The Doubletree Chicago Magnificent Mile, one of the properties I manage for Kokua Hospitality, LLC, was recently honored when three of our employees earned a prestigious Spirit of CARE award from Hilton Worldwide. Without a strong belief in employee empowerment and clearly defined steps to help guide self-direction, our customers might not have experienced the successful on-the-spot solution provided by the three empowered employees. I believe firmly in encouraging employees to take initiative, to responsibly provide solutions that answer guest challenges, and to do what’s necessary to ensure guest satisfaction.
Below, please find five key points to consider when reviewing your own hotel’s empowerment initiatives.
1. Do your employees easily take responsibility?
Not all employees want to make a decision. They would rather let a co-worker or manager handle all issues, fearing making the wrong decision could come back to haunt them. In order to encourage these hesitant employees to take steps forward, it is important to ensure decisions are not punished. It is also important to ask those employees what they think. Once they feel comfortable being part of the solution by offering suggestions that are not dismissed, they’ll feel ready to take charge.
2. Do you clearly communicate why empowered employee actions are so important?
Communication is key! Make sure everyone understands the big picture and knows the reason for specific needs and actions that affect the guest’s experience. If someone only gets information on a need-to-know basis and does not understand the bigger picture, you eliminate the possibility of creating new ideas and new solutions. If that feeling pervades the work environment, it prevents people from feeling included.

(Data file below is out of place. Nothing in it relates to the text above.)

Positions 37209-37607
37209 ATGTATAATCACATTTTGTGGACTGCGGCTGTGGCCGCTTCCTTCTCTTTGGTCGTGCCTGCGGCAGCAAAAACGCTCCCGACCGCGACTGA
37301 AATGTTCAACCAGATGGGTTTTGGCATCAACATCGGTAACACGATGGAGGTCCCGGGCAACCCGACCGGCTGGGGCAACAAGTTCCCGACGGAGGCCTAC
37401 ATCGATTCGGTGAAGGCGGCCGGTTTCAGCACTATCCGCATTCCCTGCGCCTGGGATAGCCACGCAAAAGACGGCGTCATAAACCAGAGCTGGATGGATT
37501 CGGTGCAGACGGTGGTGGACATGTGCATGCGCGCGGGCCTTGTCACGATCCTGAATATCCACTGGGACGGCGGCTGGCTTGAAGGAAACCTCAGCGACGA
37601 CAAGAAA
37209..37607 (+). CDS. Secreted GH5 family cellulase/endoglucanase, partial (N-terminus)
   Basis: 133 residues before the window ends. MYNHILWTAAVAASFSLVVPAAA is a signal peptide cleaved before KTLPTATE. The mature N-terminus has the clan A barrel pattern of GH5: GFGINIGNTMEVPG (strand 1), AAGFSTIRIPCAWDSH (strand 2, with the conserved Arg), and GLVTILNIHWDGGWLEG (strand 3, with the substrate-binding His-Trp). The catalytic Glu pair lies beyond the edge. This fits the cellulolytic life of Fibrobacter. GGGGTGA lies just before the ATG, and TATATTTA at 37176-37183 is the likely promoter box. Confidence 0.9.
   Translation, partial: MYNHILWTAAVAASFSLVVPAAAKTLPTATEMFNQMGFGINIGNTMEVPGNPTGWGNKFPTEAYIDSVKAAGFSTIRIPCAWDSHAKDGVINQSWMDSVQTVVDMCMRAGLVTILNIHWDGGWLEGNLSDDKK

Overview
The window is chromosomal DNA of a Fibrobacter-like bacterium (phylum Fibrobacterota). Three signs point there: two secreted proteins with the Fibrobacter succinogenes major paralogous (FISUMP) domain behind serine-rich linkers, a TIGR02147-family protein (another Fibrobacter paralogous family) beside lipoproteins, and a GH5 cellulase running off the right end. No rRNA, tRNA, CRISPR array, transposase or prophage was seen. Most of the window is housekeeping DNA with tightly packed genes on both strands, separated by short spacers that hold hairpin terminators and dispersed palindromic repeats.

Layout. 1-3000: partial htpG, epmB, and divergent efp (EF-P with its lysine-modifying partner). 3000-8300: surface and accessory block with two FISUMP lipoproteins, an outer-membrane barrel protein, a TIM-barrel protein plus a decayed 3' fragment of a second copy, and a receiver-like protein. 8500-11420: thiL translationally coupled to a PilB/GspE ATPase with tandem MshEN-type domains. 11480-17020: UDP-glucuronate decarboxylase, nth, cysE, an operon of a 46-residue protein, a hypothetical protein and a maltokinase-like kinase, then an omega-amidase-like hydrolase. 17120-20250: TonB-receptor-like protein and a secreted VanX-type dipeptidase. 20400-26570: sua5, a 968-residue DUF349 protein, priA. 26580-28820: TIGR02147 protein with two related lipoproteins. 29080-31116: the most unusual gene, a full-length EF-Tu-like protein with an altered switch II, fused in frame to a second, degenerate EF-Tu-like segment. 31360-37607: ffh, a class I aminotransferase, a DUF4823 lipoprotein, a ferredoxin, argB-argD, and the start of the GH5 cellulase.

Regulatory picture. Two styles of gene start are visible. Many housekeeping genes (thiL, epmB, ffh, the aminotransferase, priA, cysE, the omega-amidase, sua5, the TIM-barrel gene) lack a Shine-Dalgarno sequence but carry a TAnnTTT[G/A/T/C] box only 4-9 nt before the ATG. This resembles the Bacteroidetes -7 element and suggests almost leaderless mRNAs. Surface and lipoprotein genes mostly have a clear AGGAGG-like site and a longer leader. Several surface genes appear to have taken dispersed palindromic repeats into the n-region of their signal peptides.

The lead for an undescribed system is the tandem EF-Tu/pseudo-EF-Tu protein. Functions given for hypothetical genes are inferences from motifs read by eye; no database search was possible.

3. Do you use real-life examples of empowerment as training tools?
Much can be learned from reviewing decisions made by an employee who provided a guest solution. Good examples provide real-life case studies to share as educational tools. Examples of actions that could have been improved provide a great opportunity to bring the employee and a group of peers together to discuss other options that could have been taken to achieve the same result. Not all departments can apply a blanket policy of empowerment, so being able and willing to customize training by departments gives employees a stronger sense of best practices.
4. Do you restrict your employees’ power to make decisions?
Empowering employees is all about making a challenging situation for a guest or client better. You cannot limit actions with restrictions and expect to get the same results. Obviously confidence and training is required, but ultimately employees want to be part of a success story. If you give them the room and guidelines to make quick decisions, a customer’s dissatisfaction can turn into an exceptional experience.
5. Do your employees feel like they are a real part of the entire organization?
If not, a management philosophy enhanced by employee empowerment will be difficult to implement. Understand employees need to feel they are integral to the success of the overall business. By giving them the freedom and comfort of knowing they can contribute by action or suggestion, you help build a culture that reflects today’s workplace needs.
As a member of the Kokua Hospitality, LLC’s management organization team, Birgit Radin serves as the managing director for two properties in Chicago, The Doubletree Chicago Magnificent Mile and the Inn of Chicago. Reach her at email@example.com. To learn more about Kokua Hospitality, LLC, visit www.kokuahospitality.com.
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